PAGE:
As I looked, there was a hand stretched out to me, holding a written scroll.  He unrolled it before me, and it was inscribed on the front and the back; on it were written lamentations, dirges, and woes.

He said me,

Mortal, eat what is offered you; eat this scroll, and go speak to the House of Israel.

So I opened my mouth, and He gave me this scroll to eat, as He said to me,

Mortal, feed your stomach and fill your belly with this scroll that I give you.

I ate it, and it tasted as sweet as honey.

Then He said to me,

Mortal, go to the House of Israel and repeat My very words to them…..

Psalm 119:65-72 (1979 Book of Common Prayer):

65  O LORD, you have dealt graciously with your servant,

according to your word.

66  Teach me discernment and knowledge,

for I have believed in your commandments.

67  Before I was afflicted I went astray,

but now I keep your word.

68  You are good and you bring forth good;

instruct me in your statutes.

69  The proud have smeared me with lies,

but I will keep your commandments with my whole heart.

70  Their heart is gross and fat,

but my delight is in your law.

71  It is good for me that I have been afflicted,

that I might learn your statutes.

72  The law of your mouth is dearer to me

than thousands in gold and silver.

Matthew 18:1-6, 10-14 (J. B. Phillips, 1972):

It was at this time that the disciples came to Jesus with the question,

Who is really greatest in the kingdom of Heaven?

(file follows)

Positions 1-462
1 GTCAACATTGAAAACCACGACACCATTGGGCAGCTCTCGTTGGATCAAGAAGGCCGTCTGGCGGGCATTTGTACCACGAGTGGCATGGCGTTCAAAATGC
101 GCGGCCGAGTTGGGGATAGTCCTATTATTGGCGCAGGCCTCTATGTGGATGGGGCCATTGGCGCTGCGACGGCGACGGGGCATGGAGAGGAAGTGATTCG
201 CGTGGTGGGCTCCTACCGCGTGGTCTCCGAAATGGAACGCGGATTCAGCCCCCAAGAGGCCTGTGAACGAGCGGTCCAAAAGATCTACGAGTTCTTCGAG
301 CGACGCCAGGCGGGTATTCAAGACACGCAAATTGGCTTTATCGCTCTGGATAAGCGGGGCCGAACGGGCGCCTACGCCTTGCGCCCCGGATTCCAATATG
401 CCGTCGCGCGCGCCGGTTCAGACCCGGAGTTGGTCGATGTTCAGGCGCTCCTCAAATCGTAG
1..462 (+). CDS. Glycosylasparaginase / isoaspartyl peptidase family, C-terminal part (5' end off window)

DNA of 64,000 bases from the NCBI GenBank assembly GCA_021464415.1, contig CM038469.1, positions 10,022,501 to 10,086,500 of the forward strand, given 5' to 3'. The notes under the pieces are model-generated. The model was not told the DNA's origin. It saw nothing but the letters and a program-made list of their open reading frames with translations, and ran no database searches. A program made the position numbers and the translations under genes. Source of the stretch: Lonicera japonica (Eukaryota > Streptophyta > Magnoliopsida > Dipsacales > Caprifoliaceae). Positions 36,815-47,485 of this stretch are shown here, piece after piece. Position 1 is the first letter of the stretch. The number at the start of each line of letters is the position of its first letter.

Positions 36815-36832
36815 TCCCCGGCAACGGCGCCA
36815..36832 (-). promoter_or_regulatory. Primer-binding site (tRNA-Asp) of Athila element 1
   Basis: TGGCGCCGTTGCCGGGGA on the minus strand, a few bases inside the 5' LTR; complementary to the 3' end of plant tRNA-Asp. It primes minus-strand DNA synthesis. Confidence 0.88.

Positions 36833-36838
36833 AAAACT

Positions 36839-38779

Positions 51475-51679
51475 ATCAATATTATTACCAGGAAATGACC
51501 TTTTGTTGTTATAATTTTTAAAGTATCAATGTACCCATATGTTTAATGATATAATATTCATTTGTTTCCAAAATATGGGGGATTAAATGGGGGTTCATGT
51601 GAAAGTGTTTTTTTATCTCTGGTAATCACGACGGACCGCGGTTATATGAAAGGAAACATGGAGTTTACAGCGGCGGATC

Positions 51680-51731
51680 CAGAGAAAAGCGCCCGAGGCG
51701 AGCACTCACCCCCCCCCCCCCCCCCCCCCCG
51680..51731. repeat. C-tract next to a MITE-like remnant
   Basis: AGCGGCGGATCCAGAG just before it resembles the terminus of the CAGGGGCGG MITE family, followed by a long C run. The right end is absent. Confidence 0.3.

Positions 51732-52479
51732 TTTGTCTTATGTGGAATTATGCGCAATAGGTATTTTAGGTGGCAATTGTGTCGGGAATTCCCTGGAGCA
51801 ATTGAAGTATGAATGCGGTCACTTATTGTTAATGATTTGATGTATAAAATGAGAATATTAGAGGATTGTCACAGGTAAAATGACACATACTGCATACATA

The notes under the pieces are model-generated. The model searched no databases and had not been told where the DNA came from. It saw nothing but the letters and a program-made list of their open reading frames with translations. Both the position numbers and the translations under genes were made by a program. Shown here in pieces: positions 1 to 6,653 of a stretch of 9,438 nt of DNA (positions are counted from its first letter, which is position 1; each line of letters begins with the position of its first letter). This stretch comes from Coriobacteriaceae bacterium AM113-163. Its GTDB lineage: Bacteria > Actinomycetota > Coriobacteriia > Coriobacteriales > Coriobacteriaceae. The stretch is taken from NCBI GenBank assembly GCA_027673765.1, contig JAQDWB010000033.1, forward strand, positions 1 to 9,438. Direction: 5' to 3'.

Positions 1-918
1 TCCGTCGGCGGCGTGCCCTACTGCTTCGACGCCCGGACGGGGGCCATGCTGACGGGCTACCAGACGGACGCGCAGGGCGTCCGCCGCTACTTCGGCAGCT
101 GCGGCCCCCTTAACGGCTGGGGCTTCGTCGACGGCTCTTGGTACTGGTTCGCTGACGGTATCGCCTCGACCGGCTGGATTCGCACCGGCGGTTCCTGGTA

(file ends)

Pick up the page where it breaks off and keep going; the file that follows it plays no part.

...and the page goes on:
Jesus called a little child to his side and set him on his feet in the middle of them all.

Believe me,

he said,

unless you change your whole outlook and become like little children you will never enter the kingdom of Heaven.  It is the man who can be as humble as this little child who is greatest in the kingdom of Heaven.

Anyone who welcomes one child like this for my sake is welcoming me.  But if anyone leads astray one of these little children who believe in me he would be better off thrown into the depths of the sea with a mill-stone round his neck!…

Be careful that you never despise a single one of these little ones–for I tell you that they have angels who see my Father’s face continually in Heaven.

What do you think?  If a man has a hundred sheep and one wanders away from the rest, won’t he leave the ninety-nine on the hill-side and set out to look for the one who has wandered away?  Yes, and if he should chance to find it I assure you he is more delighted over that one than he is over the ninety-nine who never wandered away.  You can understand then that it is never the will of your Father in Heaven that a single one of these little ones should be lost.

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The Collect:

Grant to us, Lord, we pray, the spirit to think and do always those things that are right, that we, who cannot exist without you, may by you be enabled to live according to your will; through Jesus Christ our Lord, who lives and reigns with you and the Holy Spirit, one God, for ever and ever. Amen.

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The unifying theme for this day is hope.  In Ezekiel, God commissions the prophet to preach to a rebellious people.  The people might be rebellious, but they are not beyond repentance and forgiveness.  There is hope yet.  And the lost sheep is valuable to the shepherd.  There is hope yet.

In Handel’s Messiah, in the chorus, “For we, like sheep, have gone astray,” the voice parts wander and roam at the word “astray.”  It is a nice touch in that oratorio.  When we, as individuals, have gone astray, God seeks us out.  When we, as groups of various sizes, have gone astray, God seeks us out.  It is not too late to return.

The reading from Ezekiel does contain a fascinating detail, one worth exploring here.  The words of God were “lamentations, dirges, and woes,” yet Ezekiel reports that they “tasted as sweet as honey.”  My mind turns from this point to Psalm 19:9-11 (1979 Book of Common Prayer):